Wednesday, April 9, 2014

The Dietitian Is In: Live & Active Cultures

When we meet someone for the first time and share what we do, it often seems to open the gateway to a game of 20 questions. “What do you think about the Paleo diet?” “It’s a good thing to give up gluten, right?” “Is a banana bad for me?” “So, do you always eat healthy?” When we’re asked these kinds of questions, we’re happy to answer them. We feel grateful that people feel comfortable enough to ask. Here's a recent question we were asked...and here's the answer!

Question: What does the “live and active cultures” seal mean?

Answer: The “Live & Active Cultures” seal is restricted to yogurt products, according to the California Dairy Research Foundation. Developed by the National Yogurt Association, the seal is intended to help consumers distinguish between products containing live cultures of bacteria and those that have been heat treated, subsequently killing all bacterial strains. The seal is available to any refrigerated yogurt or frozen yogurt manufacturer and requires products to contain a standard amount of lactic acid bacteria per gram at the time of manufacture. While helpful to consumers, the seal is limited in that it does not differentiate from added probiotics—those beneficial bacteria that populate our intestinal tract and have been linked to specific benefits, such as improved digestion and immunity—and the starter culture bacteria (Lactobacillus bulgaricus and Streptococcus thermophiles) used in the fermentation process for producing yogurt. As for other products containing probiotics (that may not carry the seal), such as granola bars, cereal, and chewing gum, additional research is required by the consumer to investigate whether the products contain adequate quantities of probiotics, whether they are alive at the time of manufacture, and whether research has determined that the probiotics listed in the product are beneficial.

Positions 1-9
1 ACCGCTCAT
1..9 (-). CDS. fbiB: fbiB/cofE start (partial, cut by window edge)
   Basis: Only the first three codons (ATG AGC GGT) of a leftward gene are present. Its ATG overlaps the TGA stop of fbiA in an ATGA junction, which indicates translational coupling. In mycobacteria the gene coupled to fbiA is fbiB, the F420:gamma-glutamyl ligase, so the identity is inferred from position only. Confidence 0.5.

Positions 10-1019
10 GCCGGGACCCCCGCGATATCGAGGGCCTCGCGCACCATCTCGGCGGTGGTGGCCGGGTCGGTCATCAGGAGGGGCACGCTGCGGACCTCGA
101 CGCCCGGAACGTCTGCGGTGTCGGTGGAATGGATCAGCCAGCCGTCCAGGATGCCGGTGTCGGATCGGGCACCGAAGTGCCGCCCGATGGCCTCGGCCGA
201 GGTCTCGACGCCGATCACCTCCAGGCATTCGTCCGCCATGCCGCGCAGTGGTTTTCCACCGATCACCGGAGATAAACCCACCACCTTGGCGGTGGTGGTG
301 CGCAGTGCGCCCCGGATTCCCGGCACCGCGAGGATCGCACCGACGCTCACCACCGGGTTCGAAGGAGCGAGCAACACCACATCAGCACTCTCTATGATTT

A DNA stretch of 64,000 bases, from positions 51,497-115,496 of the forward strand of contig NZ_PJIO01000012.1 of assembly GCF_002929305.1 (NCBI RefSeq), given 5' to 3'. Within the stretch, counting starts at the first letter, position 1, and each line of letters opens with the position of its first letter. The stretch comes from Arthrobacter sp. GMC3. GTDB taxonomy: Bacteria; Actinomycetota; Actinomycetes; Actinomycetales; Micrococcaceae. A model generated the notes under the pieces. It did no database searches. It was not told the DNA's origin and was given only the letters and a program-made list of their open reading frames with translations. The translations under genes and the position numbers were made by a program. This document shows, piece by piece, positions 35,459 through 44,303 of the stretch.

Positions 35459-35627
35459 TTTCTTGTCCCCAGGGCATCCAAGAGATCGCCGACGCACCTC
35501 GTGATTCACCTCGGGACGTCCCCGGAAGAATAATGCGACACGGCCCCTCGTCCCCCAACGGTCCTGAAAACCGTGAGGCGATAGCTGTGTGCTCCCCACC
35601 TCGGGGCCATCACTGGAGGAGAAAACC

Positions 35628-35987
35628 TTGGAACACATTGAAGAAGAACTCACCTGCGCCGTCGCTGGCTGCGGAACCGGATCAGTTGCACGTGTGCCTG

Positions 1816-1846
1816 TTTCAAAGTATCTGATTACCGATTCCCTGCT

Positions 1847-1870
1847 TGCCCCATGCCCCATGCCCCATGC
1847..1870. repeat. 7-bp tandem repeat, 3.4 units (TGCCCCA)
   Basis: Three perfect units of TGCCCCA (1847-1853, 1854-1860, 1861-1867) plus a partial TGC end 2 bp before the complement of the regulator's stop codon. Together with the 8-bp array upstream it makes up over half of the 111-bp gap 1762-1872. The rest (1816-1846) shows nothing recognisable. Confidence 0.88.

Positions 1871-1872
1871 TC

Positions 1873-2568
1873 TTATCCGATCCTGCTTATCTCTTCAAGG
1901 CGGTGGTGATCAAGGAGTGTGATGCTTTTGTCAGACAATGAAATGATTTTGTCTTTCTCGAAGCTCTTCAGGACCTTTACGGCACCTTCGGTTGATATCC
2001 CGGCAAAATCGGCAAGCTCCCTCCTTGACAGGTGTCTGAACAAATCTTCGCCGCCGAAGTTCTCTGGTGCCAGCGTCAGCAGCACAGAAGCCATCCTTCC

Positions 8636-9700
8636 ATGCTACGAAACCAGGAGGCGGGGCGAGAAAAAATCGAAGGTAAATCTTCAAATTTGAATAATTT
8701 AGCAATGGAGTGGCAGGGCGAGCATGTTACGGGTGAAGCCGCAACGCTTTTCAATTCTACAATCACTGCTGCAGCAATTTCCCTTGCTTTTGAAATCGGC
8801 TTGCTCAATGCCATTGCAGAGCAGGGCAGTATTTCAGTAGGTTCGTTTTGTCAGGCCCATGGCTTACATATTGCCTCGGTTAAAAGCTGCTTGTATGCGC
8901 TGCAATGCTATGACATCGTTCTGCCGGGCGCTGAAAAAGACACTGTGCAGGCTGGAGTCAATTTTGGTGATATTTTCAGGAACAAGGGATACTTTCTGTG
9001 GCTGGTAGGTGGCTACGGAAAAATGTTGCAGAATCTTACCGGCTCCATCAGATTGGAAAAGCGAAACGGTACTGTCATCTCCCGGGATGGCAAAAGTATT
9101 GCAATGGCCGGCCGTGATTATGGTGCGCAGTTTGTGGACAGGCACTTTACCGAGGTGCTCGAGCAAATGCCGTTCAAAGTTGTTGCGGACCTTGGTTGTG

Greek yogurt (with Live & Active cultures) topped with blueberries

This Q & A was written by McKenzie for the December 2013 issue of Environmental Nutrition.

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